WealthManagement Magazine

The Price of Redemption

When regulators began attacking rapid trading of mutual funds, many funds rushed to slap on redemption fees. The SEC encouraged the practice, proposing last year that anyone who sells a fund within five days of purchasing it should pay a 2 percent redemption fee. But with industry critics opposing the proposal, fee advocates are having second thoughts. The SEC backed down recently, ruling that individual

When regulators began attacking rapid trading of mutual funds, many funds rushed to slap on redemption fees. The SEC encouraged the practice, proposing last year that anyone who sells a fund within five days of purchasing it should pay a 2 percent redemption fee. But with industry critics opposing the proposal, fee advocates are having second thoughts.

The SEC backed down recently, ruling that individual fund boards could decide whether or not to impose fees. Sensing the new mood, several fund companies — including MFS, Lord Abbett and Gabelli — have dropped some redemption fees. “With the focus on market timing, there was a knee jerk reaction to impose fees,” says Gavin Little-Gill, an analyst with TowerGroup, a consultant in Needham, Mass. “Now people are stopping and trying to figure out the most effective way to handle problems.”

The recent debate over redemption fees is hardly the industry's first encounter with the issue. A flurry of redemption fees began appearing in the mid-1990s when funds faced big moves of hot money. If 10 percent of assets went out the door in a single week, as happened to some funds, managers had to raise funds quickly by selling shares into a falling market. That magnified losses and hurt loyal shareholders. By charging redemption fees, managers hoped to slow stampedes.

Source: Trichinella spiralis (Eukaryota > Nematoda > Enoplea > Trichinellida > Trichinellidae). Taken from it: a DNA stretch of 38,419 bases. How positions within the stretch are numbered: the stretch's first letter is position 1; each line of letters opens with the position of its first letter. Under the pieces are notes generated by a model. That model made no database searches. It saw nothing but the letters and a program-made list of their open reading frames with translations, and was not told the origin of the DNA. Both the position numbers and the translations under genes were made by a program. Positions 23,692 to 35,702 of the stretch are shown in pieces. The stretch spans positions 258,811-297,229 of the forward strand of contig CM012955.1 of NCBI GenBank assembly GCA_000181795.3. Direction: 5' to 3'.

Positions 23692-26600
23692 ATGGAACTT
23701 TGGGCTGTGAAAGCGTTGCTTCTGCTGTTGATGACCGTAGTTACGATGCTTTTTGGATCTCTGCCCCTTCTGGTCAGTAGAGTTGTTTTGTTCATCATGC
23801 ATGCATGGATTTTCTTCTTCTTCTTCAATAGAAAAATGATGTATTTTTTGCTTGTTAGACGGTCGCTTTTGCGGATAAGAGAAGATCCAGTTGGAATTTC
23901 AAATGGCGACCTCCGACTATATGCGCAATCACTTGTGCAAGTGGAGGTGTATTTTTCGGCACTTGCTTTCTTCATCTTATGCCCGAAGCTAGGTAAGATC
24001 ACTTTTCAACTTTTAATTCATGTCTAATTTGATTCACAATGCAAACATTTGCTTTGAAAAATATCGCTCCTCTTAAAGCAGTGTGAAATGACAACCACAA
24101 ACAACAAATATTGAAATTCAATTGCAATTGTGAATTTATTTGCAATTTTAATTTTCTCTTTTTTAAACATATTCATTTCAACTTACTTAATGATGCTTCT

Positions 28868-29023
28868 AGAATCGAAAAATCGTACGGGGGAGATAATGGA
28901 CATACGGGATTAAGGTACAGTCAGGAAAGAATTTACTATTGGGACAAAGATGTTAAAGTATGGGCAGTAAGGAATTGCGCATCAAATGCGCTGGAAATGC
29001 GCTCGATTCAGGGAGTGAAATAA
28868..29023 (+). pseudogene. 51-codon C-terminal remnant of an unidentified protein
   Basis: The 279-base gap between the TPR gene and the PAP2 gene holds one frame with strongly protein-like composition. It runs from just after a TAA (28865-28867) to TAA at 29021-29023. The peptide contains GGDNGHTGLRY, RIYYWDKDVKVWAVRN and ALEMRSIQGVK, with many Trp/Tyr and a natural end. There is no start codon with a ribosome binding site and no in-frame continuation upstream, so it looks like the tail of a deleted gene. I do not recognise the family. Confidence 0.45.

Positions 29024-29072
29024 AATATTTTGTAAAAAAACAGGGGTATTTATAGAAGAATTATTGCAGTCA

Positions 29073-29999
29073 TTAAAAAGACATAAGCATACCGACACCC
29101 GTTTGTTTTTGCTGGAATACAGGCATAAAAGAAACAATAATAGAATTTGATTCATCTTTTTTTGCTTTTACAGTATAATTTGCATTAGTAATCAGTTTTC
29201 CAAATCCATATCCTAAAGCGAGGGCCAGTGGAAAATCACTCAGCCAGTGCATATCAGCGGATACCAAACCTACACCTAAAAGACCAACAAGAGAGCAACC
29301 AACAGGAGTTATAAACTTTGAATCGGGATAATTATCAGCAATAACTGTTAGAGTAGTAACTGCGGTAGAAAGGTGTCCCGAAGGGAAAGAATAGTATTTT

When the fund scandals broke in 2003, proponents of redemption fees focused their attention on so-called market timing, which involves a rush of rapid purchases and sales. Since regulators shined a spotlight on market timing, the practice has largely vanished, analysts say. But did redemption fees play a role in stopping the speculation? Probably not, says Don Cassidy, an analyst for Lipper. His analysis of trading volume in funds before and after the regulatory scrutiny shows that funds with redemption fees have about the same trading volumes as funds without the fees.

Concerned that redemption fees may not provide a solution, fund companies have been trying other approaches.

In April, Lord Abbett eliminated 2 percent redemption fees and installed a new policy on redemptions. Now anyone who sells $5,000 worth of shares in a fund cannot make any new investments in that portfolio for the next 30 days. The aim is to stop questionable activity by careful monitoring and making sure that stocks are always priced fairly. “It takes a range of tools to protect shareholders from rapid trading,” says Jason Farago, a spokesman for Lord Abbett.

Forward Funds started ReFlow Management Co. to handle redemptions. When someone sells shares, ReFlow steps in and buys them. That way portfolio managers need not worry about facing floods of redemptions. By monitoring suspicious trading and using technique's like ReFlow's, funds may go a long way to protecting shareholders from the costs of rapid trading.

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